VietNamNet Bridge – DHL Supply Chain (DSC) has announced its plan to invest $13 million in Vietnam to expand its business scale here in anticipation of the Vietnam’s logistics market opening next year.
The sum of money would be used to train the labor force, which would increase the number of workers to 2,200 by 2015, and to increase the storehouse area from 91,000 square meters now to 141,000 square meters by 2015. DSC also plans to develop its truck fleet to 100 units by that time.
A distribution center is being built in Bac Ninh province which covers an area of 10,000 square meters. The company’s office in Hanoi would be set up in the near future.
Explaining the decision to make heavy investment in the context of the gloomy economy, Jan Willem Winkerlhuizen, the group’s CEO said Vietnam is really an attractive market with the logistics growth rate of 25 percent per annum. As Vietnam is a newly emerging market, the demand for outsourcing logistics services would also be increasing.
Ngo Luc Tai, Deputy Chair of the Society for Sea Science and Economy, has warned that DSC’s plan would put a hard pressure on the domestic logistics firms.
Vietnamese logistics firms remain tiny, which can only undertake separated phrases within 2PL services. Meanwhile, foreign firms can take the works within 4PL services. That explains why domestic firms can only get small pieces of the big logistics cake, worth $12 billion.
A senior executive of Tan Cang, a port development company, also thinks foreign companies are inferior to domestic ones in the field, saying that the 25 foreign companies in Vietnam now hold 80 percent of the market share.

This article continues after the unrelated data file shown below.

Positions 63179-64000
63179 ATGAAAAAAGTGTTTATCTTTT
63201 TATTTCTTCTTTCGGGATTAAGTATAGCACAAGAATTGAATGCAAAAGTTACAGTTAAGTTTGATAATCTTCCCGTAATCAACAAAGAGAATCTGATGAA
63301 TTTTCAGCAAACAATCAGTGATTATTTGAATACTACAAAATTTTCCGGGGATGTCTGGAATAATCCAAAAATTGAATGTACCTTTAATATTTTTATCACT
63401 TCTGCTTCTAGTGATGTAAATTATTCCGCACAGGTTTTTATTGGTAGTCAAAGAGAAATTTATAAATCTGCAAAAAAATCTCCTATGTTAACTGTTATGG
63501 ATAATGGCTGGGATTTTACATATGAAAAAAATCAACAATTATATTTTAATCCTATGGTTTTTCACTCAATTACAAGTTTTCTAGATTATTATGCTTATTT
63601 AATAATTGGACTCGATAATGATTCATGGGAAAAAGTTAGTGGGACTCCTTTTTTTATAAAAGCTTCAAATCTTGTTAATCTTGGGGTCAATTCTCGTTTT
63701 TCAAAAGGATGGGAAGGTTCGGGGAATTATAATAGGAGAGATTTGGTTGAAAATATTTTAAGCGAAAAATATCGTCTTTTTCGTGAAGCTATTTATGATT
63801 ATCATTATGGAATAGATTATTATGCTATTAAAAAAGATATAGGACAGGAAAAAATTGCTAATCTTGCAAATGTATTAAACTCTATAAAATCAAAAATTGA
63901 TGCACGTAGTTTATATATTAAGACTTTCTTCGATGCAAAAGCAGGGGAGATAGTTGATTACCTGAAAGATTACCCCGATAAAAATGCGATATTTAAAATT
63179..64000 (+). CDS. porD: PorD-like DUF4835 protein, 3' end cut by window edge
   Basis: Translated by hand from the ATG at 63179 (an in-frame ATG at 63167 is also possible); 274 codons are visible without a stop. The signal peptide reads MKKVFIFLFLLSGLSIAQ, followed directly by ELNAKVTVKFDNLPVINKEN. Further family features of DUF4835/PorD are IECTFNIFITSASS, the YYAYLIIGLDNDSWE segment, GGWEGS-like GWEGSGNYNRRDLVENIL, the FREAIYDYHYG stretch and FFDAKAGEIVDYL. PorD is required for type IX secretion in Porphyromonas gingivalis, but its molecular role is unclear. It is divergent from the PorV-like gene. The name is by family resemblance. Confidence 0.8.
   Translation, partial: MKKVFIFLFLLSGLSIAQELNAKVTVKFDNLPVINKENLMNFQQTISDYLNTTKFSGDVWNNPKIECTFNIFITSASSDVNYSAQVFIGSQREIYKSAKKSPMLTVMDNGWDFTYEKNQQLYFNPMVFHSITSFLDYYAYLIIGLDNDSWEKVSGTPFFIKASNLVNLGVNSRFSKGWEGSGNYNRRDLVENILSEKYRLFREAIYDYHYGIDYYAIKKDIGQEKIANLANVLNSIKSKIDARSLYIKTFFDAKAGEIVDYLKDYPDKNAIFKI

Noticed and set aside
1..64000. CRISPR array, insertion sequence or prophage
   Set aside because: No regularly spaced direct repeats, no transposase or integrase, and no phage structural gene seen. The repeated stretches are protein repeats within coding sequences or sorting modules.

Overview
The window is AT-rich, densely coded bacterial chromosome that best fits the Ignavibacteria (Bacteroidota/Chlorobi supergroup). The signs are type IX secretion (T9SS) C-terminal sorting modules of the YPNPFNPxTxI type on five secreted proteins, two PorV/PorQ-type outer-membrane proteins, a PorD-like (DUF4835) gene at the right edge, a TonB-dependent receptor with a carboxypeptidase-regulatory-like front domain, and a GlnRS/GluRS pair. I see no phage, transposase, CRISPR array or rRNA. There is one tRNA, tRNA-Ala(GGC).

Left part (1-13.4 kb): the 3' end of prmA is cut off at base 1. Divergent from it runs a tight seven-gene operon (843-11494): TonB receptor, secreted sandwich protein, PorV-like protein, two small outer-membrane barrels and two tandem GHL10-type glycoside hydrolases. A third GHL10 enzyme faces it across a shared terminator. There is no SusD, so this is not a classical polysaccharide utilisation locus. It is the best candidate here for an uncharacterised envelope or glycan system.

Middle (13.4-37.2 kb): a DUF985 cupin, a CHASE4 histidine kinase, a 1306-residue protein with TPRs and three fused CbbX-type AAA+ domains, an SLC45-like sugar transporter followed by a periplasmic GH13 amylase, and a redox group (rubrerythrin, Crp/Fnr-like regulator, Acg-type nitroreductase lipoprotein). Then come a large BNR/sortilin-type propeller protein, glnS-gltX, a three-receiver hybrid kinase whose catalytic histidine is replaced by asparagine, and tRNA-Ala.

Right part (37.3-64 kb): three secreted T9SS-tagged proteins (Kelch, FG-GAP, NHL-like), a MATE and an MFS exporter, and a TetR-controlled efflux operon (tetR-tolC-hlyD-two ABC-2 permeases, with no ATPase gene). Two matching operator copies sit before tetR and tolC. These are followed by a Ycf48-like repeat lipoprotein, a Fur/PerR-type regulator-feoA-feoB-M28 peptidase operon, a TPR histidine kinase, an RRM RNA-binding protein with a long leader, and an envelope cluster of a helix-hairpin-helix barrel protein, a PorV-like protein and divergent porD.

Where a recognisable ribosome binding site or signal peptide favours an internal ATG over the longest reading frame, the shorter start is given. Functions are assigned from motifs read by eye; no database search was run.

A report of Multrap III, a project on multi-sided trade development, showed that logistics activities in Vietnam make up 20 or 25 percent of GDP, while the transportation costs make up 60 percent.
If the Vietnamese transportation services cannot develop, this would lead to the lower national competitiveness, because the transport cost would increase by 10 percent.
Multi-national groups now tend to apply streamline distribution models, cutting the general sale agent networks in distribution regions. Instead, they would use the services from logistics firms which can provide 3PL services.
Uniliver Vietnam, for example, though having set up the biggest and most modern distribution center in Vietnam with the 100,000 square meter yard in Binh Duong province, still has to hire logistics firms. However, the services go beyond the capability of domestic firms.
According to Jan Willem Winkerlhuizen from DSC, the business fields of retailing, consumer goods, technology and automobile manufacturing in Vietnam would develop very strongly in some years. Six big retailers are preparing to join the market. Therefore, it’s now the right time for DSC to make investment in anticipation of the increasing demand from the business fields.
A report said there are some 1,000 logistics firms in Vietnam. The big names in the world such as Maersk Logistics, APL Logistics, NYK Logistics, MOL Logistics have set up 100 percent foreign invested enterprises or teamed up with domestic partners to set up joint ventures, where they hold the controlling stakes.
Domestic firms have also geared up with their plans to make heavier investments to grab the opportunities which would come when the national economy prospers. Vinafco, for example, has spent money on setting up a new storehouse system, while considering hiring foreign experts, who will help build up the operation network in accordance with “Best Practice” standards.
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